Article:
InvestAcc Pension Administration

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ILP13_invtrstprvSelf Invested Personal Pensions (SIPPs) were first introduced in 1989 and have evolved into the favoured investment vehicle for individuals seeking more control and flexibility in their retirement planning. Unlike traditional insurance company pension schemes, members are not restricted to the narrow investment funds of any one company and may invest in a wide range of permissible investments within a tax efficient wrapper. Income tax relief is allowed on personal contributions and corporation tax relief on company contributions. The fund is exempt from most forms of taxation, allowing tax efficient growth.

Who can have a SIPP?

Any individual who is resident in the UK under the age of 75 may invest in a SIPP and in certain circumstances non-UK residents who have had UK earnings in the previous five years may also be eligible. An individual may be a member of as many pension plans as they wish, contributions may be paid direct by the member, their employer and by transfer of previous pension plans.

How much may be contributed?

Contributions to a SIPP are unlimited, the only limits applicable being limits for tax relief purposes. To obtain tax relief on individual contributions, the maximum that may be paid is the greater of:

  • £3,600 regardless of earnings ; or
  • 100% of relevant UK earnings

HMRC set an annual limit for tax relief purposes, in the tax year 2016/17 this is £40,000. In some circumstances, carry forward of unused allowances from the previous three tax years may be possible.

Note that if you have accessed your pension using a flexible option (e.g. taken any income under Flexi Access Drawdown, or Uncrystallised Funds Pension Lump Sum (UFPLS)) then you will be subject to the reduced Money Purchase Annual Allowance of £10,000 in 2016/17, and you will not be able to use Carry Forward of unused allowances for your money purchase contributions.

What investments are permissible?

HMRC allow SIPPs to invest in a wide range of investments, permitting in theory virtually any form of asset to be held. However, care must be taken not to invest in certain assets that may incur tax charges, including residential property and other esoteric investments. Should any scheme arrange any such investments, penal tax charges will be applied.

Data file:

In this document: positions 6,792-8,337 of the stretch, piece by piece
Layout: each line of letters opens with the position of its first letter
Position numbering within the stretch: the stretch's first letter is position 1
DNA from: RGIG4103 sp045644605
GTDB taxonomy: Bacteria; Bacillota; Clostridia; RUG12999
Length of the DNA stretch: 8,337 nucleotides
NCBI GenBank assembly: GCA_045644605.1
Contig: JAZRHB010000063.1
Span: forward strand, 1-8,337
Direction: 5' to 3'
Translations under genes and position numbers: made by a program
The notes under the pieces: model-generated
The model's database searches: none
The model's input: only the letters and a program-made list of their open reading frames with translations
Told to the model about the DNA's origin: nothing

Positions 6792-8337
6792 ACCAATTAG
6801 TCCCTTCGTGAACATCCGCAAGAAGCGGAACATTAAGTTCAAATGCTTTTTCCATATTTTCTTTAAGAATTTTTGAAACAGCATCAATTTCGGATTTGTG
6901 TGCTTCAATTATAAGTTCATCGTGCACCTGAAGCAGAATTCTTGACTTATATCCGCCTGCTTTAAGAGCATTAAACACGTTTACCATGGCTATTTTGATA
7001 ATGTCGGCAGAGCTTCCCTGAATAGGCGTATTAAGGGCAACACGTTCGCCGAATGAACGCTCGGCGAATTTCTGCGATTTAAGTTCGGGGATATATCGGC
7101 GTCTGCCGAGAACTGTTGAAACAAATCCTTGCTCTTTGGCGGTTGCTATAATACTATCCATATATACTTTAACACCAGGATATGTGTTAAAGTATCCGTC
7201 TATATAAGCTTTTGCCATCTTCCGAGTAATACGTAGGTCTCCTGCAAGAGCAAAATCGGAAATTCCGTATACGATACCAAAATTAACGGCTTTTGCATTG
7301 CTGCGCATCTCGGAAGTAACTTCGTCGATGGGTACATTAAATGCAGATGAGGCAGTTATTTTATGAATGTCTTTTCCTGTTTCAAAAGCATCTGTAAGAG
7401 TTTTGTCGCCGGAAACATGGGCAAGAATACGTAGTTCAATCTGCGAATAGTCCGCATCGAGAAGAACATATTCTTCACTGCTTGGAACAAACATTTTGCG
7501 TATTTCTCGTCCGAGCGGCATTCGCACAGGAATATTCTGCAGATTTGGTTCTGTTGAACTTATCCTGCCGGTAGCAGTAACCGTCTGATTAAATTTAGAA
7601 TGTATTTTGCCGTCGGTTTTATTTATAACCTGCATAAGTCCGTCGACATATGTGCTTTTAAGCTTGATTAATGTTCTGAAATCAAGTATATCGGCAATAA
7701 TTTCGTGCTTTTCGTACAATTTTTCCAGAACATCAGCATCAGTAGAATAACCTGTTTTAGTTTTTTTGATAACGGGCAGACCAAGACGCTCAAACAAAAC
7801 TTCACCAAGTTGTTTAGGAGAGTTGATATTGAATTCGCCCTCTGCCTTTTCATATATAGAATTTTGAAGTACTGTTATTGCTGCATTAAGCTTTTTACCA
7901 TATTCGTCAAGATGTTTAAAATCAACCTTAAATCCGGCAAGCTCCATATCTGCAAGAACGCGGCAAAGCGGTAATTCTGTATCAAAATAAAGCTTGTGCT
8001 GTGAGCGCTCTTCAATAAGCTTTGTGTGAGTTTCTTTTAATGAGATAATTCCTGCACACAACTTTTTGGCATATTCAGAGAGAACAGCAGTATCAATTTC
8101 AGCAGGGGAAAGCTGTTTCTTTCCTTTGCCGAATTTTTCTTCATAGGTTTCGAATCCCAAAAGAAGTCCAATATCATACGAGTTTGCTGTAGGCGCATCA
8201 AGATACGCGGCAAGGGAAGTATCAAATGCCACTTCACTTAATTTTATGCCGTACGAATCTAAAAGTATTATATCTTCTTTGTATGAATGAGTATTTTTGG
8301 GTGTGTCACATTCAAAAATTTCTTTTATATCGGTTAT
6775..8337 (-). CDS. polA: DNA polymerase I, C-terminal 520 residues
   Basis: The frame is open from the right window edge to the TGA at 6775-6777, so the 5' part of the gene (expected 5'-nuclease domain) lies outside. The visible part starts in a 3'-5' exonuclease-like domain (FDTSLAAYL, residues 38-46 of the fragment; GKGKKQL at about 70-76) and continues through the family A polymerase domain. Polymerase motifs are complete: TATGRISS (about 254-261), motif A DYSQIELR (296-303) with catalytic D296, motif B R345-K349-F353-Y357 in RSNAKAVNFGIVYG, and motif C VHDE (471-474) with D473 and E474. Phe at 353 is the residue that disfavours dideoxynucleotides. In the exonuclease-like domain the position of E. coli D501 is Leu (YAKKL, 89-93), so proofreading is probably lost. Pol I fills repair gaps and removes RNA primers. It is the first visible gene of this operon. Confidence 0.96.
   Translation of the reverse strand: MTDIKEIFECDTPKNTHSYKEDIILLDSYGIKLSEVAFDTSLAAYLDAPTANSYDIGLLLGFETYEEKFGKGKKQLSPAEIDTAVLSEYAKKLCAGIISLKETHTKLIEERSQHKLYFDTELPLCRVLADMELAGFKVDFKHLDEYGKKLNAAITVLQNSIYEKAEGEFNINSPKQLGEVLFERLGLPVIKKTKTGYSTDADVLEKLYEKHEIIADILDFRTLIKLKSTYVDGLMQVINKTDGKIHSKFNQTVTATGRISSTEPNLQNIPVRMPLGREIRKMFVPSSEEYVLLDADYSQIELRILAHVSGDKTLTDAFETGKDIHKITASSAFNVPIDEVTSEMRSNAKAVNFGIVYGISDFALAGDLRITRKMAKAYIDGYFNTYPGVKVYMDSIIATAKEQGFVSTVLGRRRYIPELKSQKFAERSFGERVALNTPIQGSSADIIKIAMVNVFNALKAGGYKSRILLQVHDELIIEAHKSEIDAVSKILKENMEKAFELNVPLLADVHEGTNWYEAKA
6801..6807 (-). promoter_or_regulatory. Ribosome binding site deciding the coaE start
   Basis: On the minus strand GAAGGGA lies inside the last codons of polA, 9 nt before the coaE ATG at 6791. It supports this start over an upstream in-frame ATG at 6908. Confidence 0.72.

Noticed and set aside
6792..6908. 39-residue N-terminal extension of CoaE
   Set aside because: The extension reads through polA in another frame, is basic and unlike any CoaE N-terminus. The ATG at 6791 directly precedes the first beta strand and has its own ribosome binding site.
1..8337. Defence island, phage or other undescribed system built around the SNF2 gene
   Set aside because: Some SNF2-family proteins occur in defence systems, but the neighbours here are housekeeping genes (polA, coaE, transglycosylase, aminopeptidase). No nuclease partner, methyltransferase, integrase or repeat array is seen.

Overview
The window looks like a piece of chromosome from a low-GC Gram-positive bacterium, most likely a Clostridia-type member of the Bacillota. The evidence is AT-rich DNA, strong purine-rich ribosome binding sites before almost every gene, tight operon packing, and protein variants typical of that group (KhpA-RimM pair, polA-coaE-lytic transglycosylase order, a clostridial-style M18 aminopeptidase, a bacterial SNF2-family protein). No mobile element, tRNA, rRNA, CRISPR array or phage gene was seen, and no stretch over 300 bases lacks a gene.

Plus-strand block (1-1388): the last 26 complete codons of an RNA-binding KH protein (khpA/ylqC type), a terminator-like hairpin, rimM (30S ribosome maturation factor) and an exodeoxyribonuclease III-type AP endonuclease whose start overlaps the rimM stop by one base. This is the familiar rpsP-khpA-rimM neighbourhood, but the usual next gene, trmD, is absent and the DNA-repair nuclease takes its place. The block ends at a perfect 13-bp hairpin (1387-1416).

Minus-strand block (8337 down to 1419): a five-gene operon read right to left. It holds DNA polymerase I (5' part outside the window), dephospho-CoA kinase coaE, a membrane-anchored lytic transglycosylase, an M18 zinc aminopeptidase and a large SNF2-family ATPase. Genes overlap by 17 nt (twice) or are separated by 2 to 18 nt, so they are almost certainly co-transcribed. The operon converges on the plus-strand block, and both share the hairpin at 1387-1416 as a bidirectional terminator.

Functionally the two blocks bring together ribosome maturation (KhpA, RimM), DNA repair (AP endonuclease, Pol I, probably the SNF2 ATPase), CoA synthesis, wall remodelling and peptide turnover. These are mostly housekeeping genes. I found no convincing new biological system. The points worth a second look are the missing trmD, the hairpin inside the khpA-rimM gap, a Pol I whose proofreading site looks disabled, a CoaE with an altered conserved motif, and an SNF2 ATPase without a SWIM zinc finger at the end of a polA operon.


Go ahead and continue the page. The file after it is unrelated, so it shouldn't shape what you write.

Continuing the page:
SIPPs may borrow to acquire investments, although borrowing is limited to a maximum of 50% of the fund value. Transactions with scheme members are permissible, although any such transactions must be arranged at an arms length valuation.

Minerva SIPP will not allow the following forms of investment:

  • Direct Residential Property
  • Wasting Assets
  • Direct or indirect investment in sporting animals
  • Tangible, movable assets (art, antiques and fine wines)
  • Unquoted shares
  • Unregulated Collective Investment Schemes (UCIS) or their near equivalents
  • Futures and Options
  • Contracts for Differences (CFDs)
  • Loans to third parties (including Peer to Peer lending)
  • Forex Trading

How benefits may be paid?

Upon drawing benefits the fund value is tested against the Standard Lifetime Allowance, (SLA) if the fund exceeds the SLA a tax charge will arise unless transitional protection applies. The SLA was introduced in April 2006 at £1.5m and has changed as follows:

  • 2007/08 £1.60m
  • 2008/09 £1.65m
  • 2009/10 £1.75m
  • 2010/11 £1.80m
  • 2011/12 £1.80m
  • 2012/13 £1.50m
  • 2013/14 £1.50m
  • 2014/15 £1.25m
  • 2015/16 £1.25m
  • 2016/17 £1.00m
  • 2017/18 £1.00m

At retirement, a number of options exist for the payment of pension benefits, including:

• Pension Commencement Lump Sum – A tax free lump sum equivalent to 25% of the fund value may be paid.

• Secured Income – A Lifetime Annuity may be purchased, providing pension income for the member, this may include a spouse’s benefit, allowing continuation of pension income after the member’s death.

• Flexi Access Drawdown – allows income withdrawals without limit, subject to income tax at your marginal rate.

• Uncrystallised Funds Pension Lump Sum (UFPLS) – allows a payment from your uncrystallised funds. 25% of each payment is tax free, and the balance is subject to income tax at your marginal rate.

• Capped Drawdown (this option may be available if you held Capped Drawdown funds on 5th April 2015, and you now want to designate additional funds to Capped Drawdown under the same arrangement, and you have not exceeded the maximum income limits). Income may be drawn directly from the fund, allowing investments to remain, the level of income available is determined by reference to the fund value and Government Actuary Department (GAD) published rates at the time. This allows a flexible level of income as the member may vary their income from nil up to the maximum permissible in any one year. Benefit limits are assessed every three years up to age 75 and then yearly thereafter.

What happens to my pension funds in the event of death?

If death occurs before age 75, beneficiaries have the options of:

– Lump Sum, tax free if paid within 2 years

– Income in the form of Flexi Access Drawdown, paid tax free

– Annuity purchase, income is tax free

If death occurs on or after age 75, beneficiaries have the options of:

– Lump Sum, taxed at your beneficiaries marginal rate of income tax

– Flexi Access Drawdown, income subject to beneficiaries marginal rate of income tax

– Annuity Purchase, income subject to beneficiaries marginal rate of income tax